A few weeks back, I received a text message at 12:30 a.m. from Dedi, a warung (casual outdoor restaurant) owner from a small village on the western coast of Aceh.
“Good evening, Gordy. I have a big problem and I don’t know what to do.”
“What’s the problem, Dedi?” I responded.
“My wife caught me smoking ganja again and she’s really mad. Please, can you tell me what the solution is?”
“Can you just tell her you won’t do it again?”
“No, it’s too late. She’s already left with the baby. I don’t know what to do.”
I met Dedi months ago on a dark night when two friends and I were heading down Aceh’s west coast road and torrential rain forced us to pull over at his father’s warung. Only 28 years old, his face is well worn, with deep occular wrinkles and decay spotting his crooked teeth. He stays up all night keeping the warung open for truckers, and sleeps only four hours each afternoon. Still, he is indefatigable in his work and good cheer – sustained either by sheer spirit or steady intake of unfiltered clove cigarettes and black coffee.
After a few hours of talking not so much with me as at me, he offered us free lodging and took us to a new, unopened warung down the road – his warung. He laid out a rug on the store room floor, and then talked and smoked until we told him we had to go to sleep. In the morning he woke us up with a breakfast of fried noodles with freshly caught crab and coffee.
In his early twenties Dedi was an illegal logger. It was hard and dangerous work, and it stopped being worth the risk when the local police began demanding a larger share of the profits. So he found a wife, moved back to his village, and began working for his father so he could save up enough money to open his own place.
Like most Acehnese, Dedi is very religious. He’s convinced that the judgment day (al-Qiyamah) is coming. Minor signs are becoming increasingly visible: more people are moving to the cities to become hawkers, men and women are starting to kiss in public, and a disproportionately high number of females are being born.
He began to see it after the 2004 Boxing Day tsunami pummeled Aceh’s northwest coast. Of 24 villages in the district, 20 were wiped entirely off the map, Dedi’s included. He survived only because he was visiting a friend in one of the four villages above the high water mark.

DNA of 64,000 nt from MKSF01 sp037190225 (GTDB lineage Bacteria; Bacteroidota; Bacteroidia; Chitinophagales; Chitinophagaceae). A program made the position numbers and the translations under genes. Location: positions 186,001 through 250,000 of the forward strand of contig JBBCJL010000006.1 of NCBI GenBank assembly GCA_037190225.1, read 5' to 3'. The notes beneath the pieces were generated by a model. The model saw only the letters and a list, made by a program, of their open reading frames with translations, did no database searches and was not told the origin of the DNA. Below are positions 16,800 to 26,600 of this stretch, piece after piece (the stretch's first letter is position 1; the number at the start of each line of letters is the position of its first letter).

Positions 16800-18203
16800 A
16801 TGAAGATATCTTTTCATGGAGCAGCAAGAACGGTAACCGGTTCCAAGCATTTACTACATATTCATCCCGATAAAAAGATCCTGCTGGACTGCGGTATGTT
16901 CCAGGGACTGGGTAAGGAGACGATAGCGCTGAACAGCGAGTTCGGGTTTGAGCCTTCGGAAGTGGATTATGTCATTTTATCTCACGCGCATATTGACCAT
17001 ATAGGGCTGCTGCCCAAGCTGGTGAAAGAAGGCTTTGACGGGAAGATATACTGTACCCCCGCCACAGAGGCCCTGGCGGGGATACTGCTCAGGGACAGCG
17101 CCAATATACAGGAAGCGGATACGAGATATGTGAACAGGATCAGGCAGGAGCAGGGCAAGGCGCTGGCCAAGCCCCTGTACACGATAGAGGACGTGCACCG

It was not the devastation itself that worried Dedi, however, but rather the mental illness and manic greed that seized his community in its aftermath. He watched people hold up friends and tear off their fingernails scouring rubble for their neighbors’ possessions.
He said use of sabu-sabu (locally made methamphetamine) has increased exponentially since the tsunami. According to him there are now more people smoking it than ganja, the traditional drug of choice in Aceh. One of Dedi’s friends earned enough money to own two cars, but then he sold them both to buy sabu-sabu.
As we ate breakfast on the porch, Dedi talked cheerfully and puffed on a joint disguised as a cigarette. The clear morning had revealed the majesty of our surroundings. Angled sunlight suspended the spray curling off the crashing waves in a vague cloud above the sea and beach. Behind us towered a wall of jagged limestone draped in lush vegetation.
Later we were joined by his wife, cradling their nine-month old daughter – healthy, with plump cheeks and a wisp of curly chestnut hair. Dedi’s wife was born in Lhouksemawe, a town on the east coast of Sumatra where they met during his logging days. Strong-willed and devoted to her family, she had refused his entreaties to marry him and move out west. Finally, after lots of talk, he won her over.
We discussed Islam and somehow our conversation veered to ganja. Dedi’s wife insisted smoking weed was haram (forbidden), but he maintained it was only makruh (strongly discouraged). It was clear they’d had the conversation before. As we drove away in the morning sunlight, they smiled and waved farewell from the porch.
Three weeks later, Dedi wrote me the aforementioned 12:30 a.m. text message saying his wife had left. I didn’t hear from him again until a few days after the Mayan calendar expired. The Al-Qiyamah still loomed, but for now his own personal judgment day had been postponed: after promising his wife he was done with ganja, she had returned with their daughter. Now, he informed me, he simply climbs the cliff when he wants to smoke.
About the author: Gordon LaForge is a second-year Fulbright English Teaching Assistant based in Banda Aceh. He served his first Fulbright year in Bontang, East Kalimantan. Before coming to Indonesia, LaForge lived in Prague where he taught kindergarten and wrote for The Prague Post. LaForge graduated from the University of Colorado at Boulder with a bachelor’s degree in English literature.